Finding Happiness after Divorce

The Key to Happiness Is No Secret You Just Need to Know Where to Look.

The widely held idea of happiness for many people in America depends upon their circumstances. “When I get a better job I will be happy.” “When I get married I will be happy.” “When I have more money I will be happy.” “When I buy a house I will be happy.” When I have children, I will be happy.” Most people are looking for happiness from external situations rather than from within themselves, and that is why so many fail to find the joy they want and deserve.

Telling yourself that you will be happy “when” an idea or event occurs in your life is not sustainable because once and if these things happen the excitement eventually fades away. You find happiness when your first child is born but then you spend the rest of your life worrying about them, and when they reach their teenage years you may begin to count the days until they move out on their own. Happiness based on circumstance is a house of cards. Eventually, something will happen, and it will come tumbling down.

According to Mel Schwartz author of “I’ll Be Happy When…” happiness can only occur in the moment that you’re in and can only be sustained by developing a nurturing relationship with yourself and others. The ultimate source of happiness lies in the quality of your thoughts.

To better understand happiness let’s examine an article “Secrets to Happiness” by Steven Reiss. Reiss breaks down happiness into two different camps, feel-good and value-based happiness. Feel-good happiness is sensation based, things such as sex, getting a promotion, winning the lottery, joking around and partying can provide this form of happiness. The problem is feel-good happiness comes, and goes-it doesn’t last. Value-based happiness revolves around values and the purpose of our lives. It represents a spiritual source of satisfaction and the meaning of our lives.

Read Ecclesiastes 2:1-26, verse 26 sums things up nicely, “To the person who pleases him, God gives wisdom, knowledge and happiness…”

Pleasures Are Meaningless

1 I said to myself, “Come now, I will test you with pleasure to find out what is good.” But that also proved to be meaningless. 2 “Laughter,” I said, “is madness. And what does pleasure accomplish?” 3 I tried cheering myself with wine, and embracing folly—my mind still guiding me with wisdom. I wanted to see what was good for people to do under the heavens during the few days of their lives.

4 I undertook great projects: I built houses for myself and planted vineyards. 5 I made gardens and parks and planted all kinds of fruit trees in them. 6 I made reservoirs to water groves of flourishing trees. 7 I bought male and female slaves and had other slaves who were born in my house. I also owned more herds and flocks than anyone in Jerusalem before me. 8 I amassed silver and gold for myself, and the treasure of kings and provinces. I acquired male and female singers, and a harem as well—the delights of a man’s heart. 9 I became greater by far than anyone in Jerusalem before me. In all this my wisdom stayed with me.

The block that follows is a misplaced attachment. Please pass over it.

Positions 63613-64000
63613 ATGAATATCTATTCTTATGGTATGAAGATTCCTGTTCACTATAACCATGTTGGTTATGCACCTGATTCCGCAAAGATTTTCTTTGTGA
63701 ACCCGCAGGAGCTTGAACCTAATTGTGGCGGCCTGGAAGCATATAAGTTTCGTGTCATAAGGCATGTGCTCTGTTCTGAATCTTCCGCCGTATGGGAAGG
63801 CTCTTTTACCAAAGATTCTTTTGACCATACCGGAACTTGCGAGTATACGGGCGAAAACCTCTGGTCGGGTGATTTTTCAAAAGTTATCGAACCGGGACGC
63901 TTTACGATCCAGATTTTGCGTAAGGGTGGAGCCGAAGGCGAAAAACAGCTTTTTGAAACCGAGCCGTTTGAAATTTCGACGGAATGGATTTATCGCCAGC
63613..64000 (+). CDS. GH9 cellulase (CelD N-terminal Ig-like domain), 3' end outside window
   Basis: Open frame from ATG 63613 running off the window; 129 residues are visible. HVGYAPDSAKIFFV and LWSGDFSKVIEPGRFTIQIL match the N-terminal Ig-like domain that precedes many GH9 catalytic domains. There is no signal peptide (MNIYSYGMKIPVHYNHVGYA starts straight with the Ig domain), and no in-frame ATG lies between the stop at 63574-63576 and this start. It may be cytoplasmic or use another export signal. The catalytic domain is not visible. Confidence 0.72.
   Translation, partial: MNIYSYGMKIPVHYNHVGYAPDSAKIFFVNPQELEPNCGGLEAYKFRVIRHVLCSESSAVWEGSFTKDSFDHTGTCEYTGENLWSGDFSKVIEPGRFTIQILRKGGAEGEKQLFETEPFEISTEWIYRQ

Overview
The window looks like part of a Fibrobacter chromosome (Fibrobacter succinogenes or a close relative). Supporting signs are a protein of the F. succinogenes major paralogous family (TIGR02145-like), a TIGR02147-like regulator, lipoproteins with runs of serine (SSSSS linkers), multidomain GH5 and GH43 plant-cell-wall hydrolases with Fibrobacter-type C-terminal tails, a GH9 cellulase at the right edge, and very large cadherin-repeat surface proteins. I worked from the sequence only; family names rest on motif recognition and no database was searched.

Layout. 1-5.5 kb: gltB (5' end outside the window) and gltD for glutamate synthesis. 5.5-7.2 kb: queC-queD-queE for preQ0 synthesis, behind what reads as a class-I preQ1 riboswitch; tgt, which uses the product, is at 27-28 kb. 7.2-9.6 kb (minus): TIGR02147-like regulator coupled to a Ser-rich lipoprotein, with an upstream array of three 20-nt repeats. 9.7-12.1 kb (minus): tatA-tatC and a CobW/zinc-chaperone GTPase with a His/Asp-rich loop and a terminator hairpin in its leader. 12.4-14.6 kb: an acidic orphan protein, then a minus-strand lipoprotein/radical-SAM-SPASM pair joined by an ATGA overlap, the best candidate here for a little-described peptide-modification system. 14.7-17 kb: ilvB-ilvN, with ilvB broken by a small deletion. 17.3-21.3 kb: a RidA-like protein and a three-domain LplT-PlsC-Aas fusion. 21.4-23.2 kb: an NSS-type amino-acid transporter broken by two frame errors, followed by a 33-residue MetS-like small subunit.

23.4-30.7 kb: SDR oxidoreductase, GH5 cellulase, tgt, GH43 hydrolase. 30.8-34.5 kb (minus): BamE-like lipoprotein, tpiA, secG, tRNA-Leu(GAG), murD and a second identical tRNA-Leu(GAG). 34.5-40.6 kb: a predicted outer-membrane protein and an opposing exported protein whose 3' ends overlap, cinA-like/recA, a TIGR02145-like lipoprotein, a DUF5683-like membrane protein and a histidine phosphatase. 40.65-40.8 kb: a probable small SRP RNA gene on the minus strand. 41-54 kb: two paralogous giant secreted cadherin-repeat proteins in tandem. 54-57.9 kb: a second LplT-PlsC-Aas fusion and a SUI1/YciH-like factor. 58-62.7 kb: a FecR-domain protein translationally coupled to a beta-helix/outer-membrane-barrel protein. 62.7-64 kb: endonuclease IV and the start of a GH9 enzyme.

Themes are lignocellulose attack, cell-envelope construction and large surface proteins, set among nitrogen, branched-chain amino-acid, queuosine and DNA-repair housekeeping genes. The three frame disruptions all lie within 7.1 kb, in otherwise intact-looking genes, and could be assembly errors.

10 I denied myself nothing my eyes desired; I refused my heart no pleasure. My heart took delight in all my labor, and this was the reward for all my toil. 11 Yet when I surveyed all that my hands had done and what I had toiled to achieve, everything was meaningless, a chasing after the wind; nothing was gained under the sun.

Wisdom and Folly Are Meaningless

12 Then I turned my thoughts to consider wisdom, and also madness and folly. What more can the king’s successor do than what has already been done? 13 I saw that wisdom is better than folly, just as light is better than darkness. 14 The wise have eyes in their heads, while the fool walks in the darkness; but I came to realize that the same fate overtakes them both. 15 Then I said to myself, “The fate of the fool will overtake me also. What then do I gain by being wise?”

I said to myself, “This too is meaningless.” 16 For the wise, like the fool, will not be long remembered; the days have already come when both have been forgotten. Like the fool, the wise too must die!

Toil Is Meaningless

17 So I hated life, because the work that is done under the sun was grievous to me. All of it is meaningless, a chasing after the wind. 18 I hated all the things I had toiled for under the sun, because I must leave them to the one who comes after me. 19 And who knows whether that person will be wise or foolish? Yet they will have control over all the fruit of my toil into which I have poured my effort and skill under the sun. This too is meaningless. 20 So my heart began to despair over all my toilsome labor under the sun. 21 For a person may labor with wisdom, knowledge and skill, and then they must leave all they own to another who has not toiled for it. This too is meaningless and a great misfortune. 22 What do people get for all the toil and anxious striving with which they labor under the sun? 23 All their days their work is grief and pain; even at night their minds do not rest. This too is meaningless.

24 A person can do nothing better than to eat and drink and find satisfaction in their own toil. This too, I see, is from the hand of God, 25 for without him, who can eat or find enjoyment? 26 To the person who pleases him, God gives wisdom, knowledge and happiness, but to the sinner he gives the task of gathering and storing up wealth to hand it over to the one who pleases God. This too is meaningless, a chasing after the wind.

Finding Happiness after Divorce Part 2